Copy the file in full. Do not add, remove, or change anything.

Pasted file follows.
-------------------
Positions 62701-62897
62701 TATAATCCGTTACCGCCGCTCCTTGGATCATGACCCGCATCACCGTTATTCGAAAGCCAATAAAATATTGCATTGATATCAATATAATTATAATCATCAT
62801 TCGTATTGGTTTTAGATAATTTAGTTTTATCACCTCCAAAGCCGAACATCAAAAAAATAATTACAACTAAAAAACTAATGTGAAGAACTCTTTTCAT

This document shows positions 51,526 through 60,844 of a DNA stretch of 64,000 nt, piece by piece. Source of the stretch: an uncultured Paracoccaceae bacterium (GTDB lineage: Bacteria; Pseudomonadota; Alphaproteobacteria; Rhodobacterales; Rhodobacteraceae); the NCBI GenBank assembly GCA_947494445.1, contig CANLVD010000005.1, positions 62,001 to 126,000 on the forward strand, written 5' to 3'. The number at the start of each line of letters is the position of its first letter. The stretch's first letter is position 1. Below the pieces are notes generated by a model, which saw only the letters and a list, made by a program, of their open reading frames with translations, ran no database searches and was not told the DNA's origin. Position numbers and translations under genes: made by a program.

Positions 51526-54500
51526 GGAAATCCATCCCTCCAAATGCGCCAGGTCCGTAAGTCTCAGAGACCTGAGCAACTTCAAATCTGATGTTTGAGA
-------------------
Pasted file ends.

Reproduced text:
Positions 62701-62897
62701 TATAATCCGTTACCGCCGCTCCTTGGATCATGACCCGCATCACCGTTATTCGAAAGCCAATAAAATATTGCATTGATATCAATATAATTATAATCATCAT
62801 TCGTATTGGTTTTAGATAATTTAGTTTTATCACCTCCAAAGCCGAACATCAAAAAAATAATTACAACTAAAAAACTAATGTGAAGAACTCTTTTCAT

This document shows positions 51,526 through 60,844 of a DNA stretch of 64,000 nt, piece by piece. Source of the stretch: an uncultured Paracoccaceae bacterium (GTDB lineage: Bacteria; Pseudomonadota; Alphaproteobacteria; Rhodobacterales; Rhodobacteraceae); the NCBI GenBank assembly GCA_947494445.1, contig CANLVD010000005.1, positions 62,001 to 126,000 on the forward strand, written 5' to 3'. The number at the start of each line of letters is the position of its first letter. The stretch's first letter is position 1. Below the pieces are notes generated by a model, which saw only the letters and a list, made by a program, of their open reading frames with translations, ran no database searches and was not told the DNA's origin. Position numbers and translations under genes: made by a program.

Positions 51526-54500
51526 GGAAATCCATCCCTCCAAATGCGCCAGGTCCGTAAGTCTCAGAGACCTGAGCAACTTCAAATCTGATGTTTGAGA